Peak Loose Ends (104)

Brought to you by the same people who brought us “peak oil”:

We Could Be Approaching Peak Beef

As the world’s population grows and incomes rise, we’ll inevitably eat far more beef — the meat that’s considered the most expensive and prestigious in a remarkably wide range of cultures.

That’s a worrying prospect for the planet. Grazing and providing animal feed for cattle already accounts for about 60% of the world’s agricultural land despite the fact that beef provides just 2% of calories. Domesticated cows and buffalo produce about 5 billion tons of carbon-equivalent emissions each year, the same as roughly one-seventh of all fossil-fuel emissions. Western countries need to reduce beef consumption by about 90% to avert disastrous climate change, last year.

The good news is that cutting back this craving isn’t nearly as improbable as many think. Indeed, there’s ample evidence around that we may soon be approaching peak beef. . . 

There’s more in the complete story at the link, but I’m guessing that given who wrong the peak oilers were, this story will end the same way. With or without the Impossible Burger.

This story, on the other hand, could be not just a crisis, but a major emergency!

Potato processors are rushing to buy supplies and ship them across North America in order to keep French fries on the menu after cold, wet weather damaged crops in key producers in the U.S. and Canada.

Cool conditions started to hit growing regions in October, lashing potatoes with frost. Farmers in Alberta and Idaho were able to dig up some damaged crops for storage. But growers in Manitoba, North Dakota and Minnesota received snow and rain, forcing them to abandon some supplies in fields.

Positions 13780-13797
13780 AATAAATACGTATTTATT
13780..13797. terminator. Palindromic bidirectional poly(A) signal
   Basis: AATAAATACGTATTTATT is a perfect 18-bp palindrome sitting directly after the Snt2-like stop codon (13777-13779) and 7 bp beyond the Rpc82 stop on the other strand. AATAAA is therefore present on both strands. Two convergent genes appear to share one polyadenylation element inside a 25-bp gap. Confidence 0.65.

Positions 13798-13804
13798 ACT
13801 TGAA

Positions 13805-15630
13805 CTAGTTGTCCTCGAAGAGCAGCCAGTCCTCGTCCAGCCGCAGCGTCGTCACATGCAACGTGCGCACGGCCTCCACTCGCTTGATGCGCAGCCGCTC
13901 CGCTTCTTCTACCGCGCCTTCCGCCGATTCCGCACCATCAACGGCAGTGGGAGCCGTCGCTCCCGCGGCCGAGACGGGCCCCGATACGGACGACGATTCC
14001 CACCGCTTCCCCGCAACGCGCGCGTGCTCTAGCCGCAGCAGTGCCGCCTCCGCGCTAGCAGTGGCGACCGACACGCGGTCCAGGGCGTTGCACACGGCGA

As the wild weather hurt crops, an increase in fry-processing capacity in Canada has boosted demand. The combination will lead to tight supplies, and it’s likely that potato prices could climb this year across North America, Stephen Nicholson, a senior grains and oilseeds analyst at Rabobank, said in a phone interview. International costs may also rise as the U.S. won’t be able to export as much.

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“French fry demand has just been outstanding lately, and so supplies can’t meet the demand,” Travis Blacker, industry-relations director with the Idaho Potato Commission, said in a phone interview.

If ever there was a reason for President Trump to invoke the National Emergencies Act, this is it!

Meanwhile, we have certainly found at last:

Last month, San Francisco officials  a ban on travel by city employees to Massachusetts and 21 other states whose abortion laws were deemed too restrictive by the San Francisco Board of Supervisors. The ban starts Jan. 1, 2020. San Francisco will not allow city contracts with Massachusetts-based companies after that date either. . .

Elizabeth Nash, senior state issues manager with the Guttmacher Institute, an abortion rights research group, says she can see how Massachusetts ended up in the banned category, but, “it does seem a little incongruous to have Massachusetts on that list.”

I’ll believe San Francisco is serious when they blacklist universities based in Massachusetts, too. Maybe they should start by discouraging the public schools in San Francisco from helping students apply to Harvard, Boston College, etc.

Finally, this story is just awesome in the peak fossil fuel badass department:

Three guys you’ve probably never heard of recently most people don’t care about—the New York to Los Angeles run referred to colloquially among aficionados as the Cannonball. Unlike most speed records and races, there’s no sanctioning body or official rules. That’s because setting a Cannonball record invariably involves breaking multiple traffic laws. In other words, it’s illegal. But that doesn’t stop people from doing it.

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